Turner Field

Georgia State University has big plans for Turner Field once the Braves leave


And no, it does not involve pouring concrete over Dan Uggla where he sits and turning him into a “living memorial.” I wouldn’t object to that, but GSU is just not on the same page as me. From the AJC:

The university wants to convert The Ted into a new 30,000-seat football, soccer and track-and-field stadium and build a new baseball park, academic buildings and green space. A private team led by real estate development powerhouse Carter and Columbia Residential would build private student housing, a mixed-use campus of shops, restaurants, retail and single-family and market-rate apartment homes on a majority of the surrounding area of about 80 acres.

There’s a map in the story showing the plan. As is the case with all situations like this, it’s a huge, huge leap from proposal stage to actually turning dirt, but it does show that there is interest in the site. There are reportedly three or four other entities who have development ideas too.

Thing about plans like this one? They represent way better use of the property than the current use to which the Braves are putting it. For a lot of reasons — some innocuous and reasonable and logistics-related, some drenched with history and problematic social arrangements and attitudes — baseball fans don’t care to come to Turner Field en masse and even when they do, they don’t want to hang around. If they did there would have been more development around the place in the past 17 years.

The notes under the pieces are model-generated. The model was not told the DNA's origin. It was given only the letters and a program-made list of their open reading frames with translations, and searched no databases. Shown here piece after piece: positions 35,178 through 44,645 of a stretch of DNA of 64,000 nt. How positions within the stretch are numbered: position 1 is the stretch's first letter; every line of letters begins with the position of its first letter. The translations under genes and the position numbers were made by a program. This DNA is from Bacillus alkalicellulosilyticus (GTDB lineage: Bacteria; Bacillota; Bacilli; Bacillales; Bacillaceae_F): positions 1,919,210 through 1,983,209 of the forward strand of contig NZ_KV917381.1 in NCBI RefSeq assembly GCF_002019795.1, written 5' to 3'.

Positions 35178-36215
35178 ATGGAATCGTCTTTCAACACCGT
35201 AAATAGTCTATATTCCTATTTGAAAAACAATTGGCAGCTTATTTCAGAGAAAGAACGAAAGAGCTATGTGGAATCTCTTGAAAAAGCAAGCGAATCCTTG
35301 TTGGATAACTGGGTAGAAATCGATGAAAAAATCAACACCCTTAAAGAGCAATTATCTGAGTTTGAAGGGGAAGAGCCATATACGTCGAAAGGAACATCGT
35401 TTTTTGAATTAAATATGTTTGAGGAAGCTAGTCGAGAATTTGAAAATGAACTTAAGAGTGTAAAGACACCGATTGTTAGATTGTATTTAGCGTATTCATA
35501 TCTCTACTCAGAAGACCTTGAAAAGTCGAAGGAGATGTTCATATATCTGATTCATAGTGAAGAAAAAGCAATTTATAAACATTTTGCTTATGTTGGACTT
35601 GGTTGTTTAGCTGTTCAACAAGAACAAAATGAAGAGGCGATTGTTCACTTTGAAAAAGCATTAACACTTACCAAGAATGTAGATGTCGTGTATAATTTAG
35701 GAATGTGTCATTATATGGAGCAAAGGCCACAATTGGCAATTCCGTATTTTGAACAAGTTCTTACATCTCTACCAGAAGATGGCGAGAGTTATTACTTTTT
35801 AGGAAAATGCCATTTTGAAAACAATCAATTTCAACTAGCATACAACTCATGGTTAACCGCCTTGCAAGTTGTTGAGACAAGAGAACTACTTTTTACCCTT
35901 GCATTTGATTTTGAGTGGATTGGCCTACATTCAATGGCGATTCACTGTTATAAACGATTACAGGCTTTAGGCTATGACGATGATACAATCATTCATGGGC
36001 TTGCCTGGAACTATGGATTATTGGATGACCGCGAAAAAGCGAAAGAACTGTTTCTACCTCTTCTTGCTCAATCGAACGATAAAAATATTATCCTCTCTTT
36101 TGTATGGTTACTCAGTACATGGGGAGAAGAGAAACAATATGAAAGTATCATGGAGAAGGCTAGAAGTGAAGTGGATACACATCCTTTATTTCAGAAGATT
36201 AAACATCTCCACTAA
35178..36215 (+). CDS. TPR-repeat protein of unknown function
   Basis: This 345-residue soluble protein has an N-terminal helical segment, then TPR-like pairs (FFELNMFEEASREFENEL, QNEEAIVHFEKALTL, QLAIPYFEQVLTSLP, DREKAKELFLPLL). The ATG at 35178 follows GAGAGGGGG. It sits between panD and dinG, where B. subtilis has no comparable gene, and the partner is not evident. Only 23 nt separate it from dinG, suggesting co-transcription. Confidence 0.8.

Who knows what will ultimately happen there — redevelopments can be great or awful and it’s way to early to know how this goes –but seeing this property better serve the citizens of Atlanta than it’s serving them now would go a long, long way toward alleviating the concerns the Braves’ unexpected move out of downtown has raised.

Shawn Tolleson becomes a free agent

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The Rangers outrighted reliever Shawn Tolleson off the 40-man roster on Wednesday. Rather than accept the assignment to Triple-A Round Rock, Tolleson has opted to become a free agent, Rangers executive VP of communications John Blake reports.

Tolleson, 28, emerged as a closer for the Rangers in 2015, but his follow-up campaign this year was dreadful. He finished with a 7.68 ERA and a 29/10 K/BB ratio in 36 1/3 innings. He eventually went on the 60-day disabled list with a back injury.

Despite the nightmarish season, it’s easy to see a team deciding to take a flier on Tolleson for the 2017 season.

Indians strongly considering starting Carlos Santana in left field sans DH

TORONTO, ON - OCTOBER 19:  Carlos Santana #41 of the Cleveland Indians celebrates after hitting a solo home run in the third inning against Marco Estrada #25 of the Toronto Blue Jays during game five of the American League Championship Series at Rogers Centre on October 19, 2016 in Toronto, Canada.  (Photo by Elsa/Getty Images)
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Indians slugger Carlos Santana hasn’t played in the outfield in a major league game since 2012, but the Indians are strongly considering starting him in left field for Game 3 of the World Series at Wrigley Field on Friday, MLB.com’s Jordan Bastian reports. As the game is hosted in a National League park, there is no DH rule in effect, so the Indians might otherwise have to keep Santana on the bench.

Santana is hitless in six at-bats in the World Series thus far, but he has drawn two walks. He has overall not had a great postseason, carrying an aggregate .564 OPS in 40 plate appearances since the beginning of the playoffs. Still, during the regular season, he had an .865 OPS so he can certainly be a threat on offense at any given moment.